New NASA Moon Orbiter, LADEE, Could Identify Mysterious Lunar Glow Seen By Apollo Astronauts

NASA's latest moon orbiter is ready to begin a mission to discover what the moon's atmosphere is made of.

By Ben Wolford on November 23, 2013 1:39 PM EST

An artist's concept of NASA's Lunar Atmosphere and Dust Environment Explorer (LADEE) demonstrating lunar laser communications.

An artist's concept of NASA's Lunar Atmosphere and Dust Environment Explorer (LADEE) demonstrating lunar laser communications.

Decades ago, when Apollo astronauts landed on the moon, they looked across the lunar surface to the horizon. The sun was coming up, and they saw the sky glow with streaks of light. Strange, for a place with so little atmosphere that scientists now think of it as an "exosphere." It's so thin, the molecules don't even collide.

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Now, NASA's latest lunar orbiter is ready to begin a mission to discover, among other things, what could have possibly caused that pre-sunrise horizon glow. They have their suspicions. It may have been dust, electrically charged by solar ultraviolet light. NASA hopes its new probe, which on Friday began the main phase of its scientific mission, will solve the riddle.

"Everything has been going very well during commissioning activities, even though we sometimes had to deal with unexpected events," said LADEE project manager Butler Hine in a mission update. LADEE stands for Lunar Atmosphere and Dust Environment Explorer. It's scheduled to take samples, analyze the moon's trace atmosphere and test new laser communications technology during its 100-day "Science Phase."

After its Sep. 6 launch, LADEE's computers unexpectedly shut down after downlinking its main memory as part of a laser communications demonstration. Scientists expect that lasers will be the future of space communications, replacing old-fashioned radio transmitters and massive satellite dishes with faster technology. After LADEE's laser demonstration, the processors rebooted and returned in safe mode. "This could occur for a wide variety of reasons," Hine said, "from a radiation event to a high-priority software overloading LADEE's onboard computer processor."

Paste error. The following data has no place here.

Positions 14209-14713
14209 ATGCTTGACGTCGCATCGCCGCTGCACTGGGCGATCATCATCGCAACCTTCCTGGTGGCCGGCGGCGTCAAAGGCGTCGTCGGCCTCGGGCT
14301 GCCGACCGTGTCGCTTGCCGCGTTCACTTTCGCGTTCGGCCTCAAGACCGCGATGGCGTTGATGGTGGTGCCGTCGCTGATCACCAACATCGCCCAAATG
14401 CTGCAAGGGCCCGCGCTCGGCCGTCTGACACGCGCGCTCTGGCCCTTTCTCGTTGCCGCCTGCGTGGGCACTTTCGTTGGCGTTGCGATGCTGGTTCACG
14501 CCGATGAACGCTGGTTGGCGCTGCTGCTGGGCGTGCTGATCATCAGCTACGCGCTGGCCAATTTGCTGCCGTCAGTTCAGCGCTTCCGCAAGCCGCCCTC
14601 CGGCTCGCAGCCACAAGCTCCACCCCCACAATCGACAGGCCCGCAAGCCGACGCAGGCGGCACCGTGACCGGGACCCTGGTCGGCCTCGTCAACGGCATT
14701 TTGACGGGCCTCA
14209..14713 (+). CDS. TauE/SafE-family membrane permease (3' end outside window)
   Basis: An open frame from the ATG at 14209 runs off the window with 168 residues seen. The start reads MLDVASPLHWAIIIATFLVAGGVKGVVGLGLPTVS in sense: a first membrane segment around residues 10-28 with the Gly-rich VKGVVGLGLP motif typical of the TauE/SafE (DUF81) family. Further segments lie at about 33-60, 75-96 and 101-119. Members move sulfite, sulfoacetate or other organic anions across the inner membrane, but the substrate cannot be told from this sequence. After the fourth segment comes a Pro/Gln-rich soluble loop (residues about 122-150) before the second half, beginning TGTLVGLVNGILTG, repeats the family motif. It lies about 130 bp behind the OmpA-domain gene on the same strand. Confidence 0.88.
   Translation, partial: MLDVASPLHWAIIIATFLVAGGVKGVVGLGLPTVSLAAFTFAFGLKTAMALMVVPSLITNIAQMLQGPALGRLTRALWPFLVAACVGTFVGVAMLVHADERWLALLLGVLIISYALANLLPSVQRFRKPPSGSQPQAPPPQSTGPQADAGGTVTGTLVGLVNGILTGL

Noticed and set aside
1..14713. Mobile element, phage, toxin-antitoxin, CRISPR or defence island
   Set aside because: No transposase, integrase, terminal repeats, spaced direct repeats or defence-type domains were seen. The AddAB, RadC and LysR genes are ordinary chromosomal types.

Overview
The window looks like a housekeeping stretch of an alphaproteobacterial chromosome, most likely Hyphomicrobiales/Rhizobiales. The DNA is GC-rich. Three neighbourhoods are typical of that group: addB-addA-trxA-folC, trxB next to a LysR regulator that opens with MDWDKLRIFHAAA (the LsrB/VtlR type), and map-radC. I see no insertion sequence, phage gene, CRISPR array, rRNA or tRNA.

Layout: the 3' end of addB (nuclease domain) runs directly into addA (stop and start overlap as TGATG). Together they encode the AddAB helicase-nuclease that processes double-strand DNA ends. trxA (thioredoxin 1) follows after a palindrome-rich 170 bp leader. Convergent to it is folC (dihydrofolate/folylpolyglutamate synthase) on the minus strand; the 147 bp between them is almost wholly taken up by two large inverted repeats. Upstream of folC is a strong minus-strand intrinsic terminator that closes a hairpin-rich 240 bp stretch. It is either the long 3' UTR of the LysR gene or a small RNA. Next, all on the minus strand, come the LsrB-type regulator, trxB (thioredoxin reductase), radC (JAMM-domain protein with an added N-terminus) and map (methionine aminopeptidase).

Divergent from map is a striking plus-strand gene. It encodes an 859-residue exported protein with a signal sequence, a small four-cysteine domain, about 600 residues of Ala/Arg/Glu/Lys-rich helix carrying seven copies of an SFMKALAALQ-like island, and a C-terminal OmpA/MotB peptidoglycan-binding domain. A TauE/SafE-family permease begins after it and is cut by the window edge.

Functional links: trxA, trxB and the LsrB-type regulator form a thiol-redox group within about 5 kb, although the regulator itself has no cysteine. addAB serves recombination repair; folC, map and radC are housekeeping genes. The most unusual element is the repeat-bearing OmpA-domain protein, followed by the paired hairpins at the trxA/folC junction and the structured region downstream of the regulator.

Everything seems to be fine now, he said.

LADEE escaped the earth's gravity in September and traveled 240,000 miles to the moon. On Wednesday, it lowered itself into the moon's gravitational field. Because of the moon's uneven pull, the orbit is oblong. LADEE — which cost $280 million and is about the size of a car — will circle the moon every two hours at a distance of between eight and 37 miles above the surface. Along the way its various sensors will be gathering data.

LADEE has three scientific instruments on board: a spectrometer to read what atmospheric materials are made of, another spectrometer to identify variations in the atmosphere, and a contraption they call the "Lunar Dust Experiment." Its job is to collect the dust samples to solve the mystery of the glow and whatever else lunar dust might tell us. With NASA now focused on deep-space probes and manned missions to Mars, it's easy to write off the moon as old news. Been there, done that.

But the moon is far from understood. "When we left the moon we thought of it as an atmosphere-less ancient surface," said John Grunsfeld, associate administrator for NASA's science mission directorate in an interview with AFP. "We have discovered that the Moon scientifically is very much alive, it is still evolving and in fact has a kind of atmosphere." 

The new knowledge gained about the moon could also give us clues about other objects in space. LADEE program scientist Sarah Noble said in a statement that understanding the moon's atmosphere "will help researchers understand other small bodies in the solar system, such as asteroids, Mercury and the moons of outer planets."

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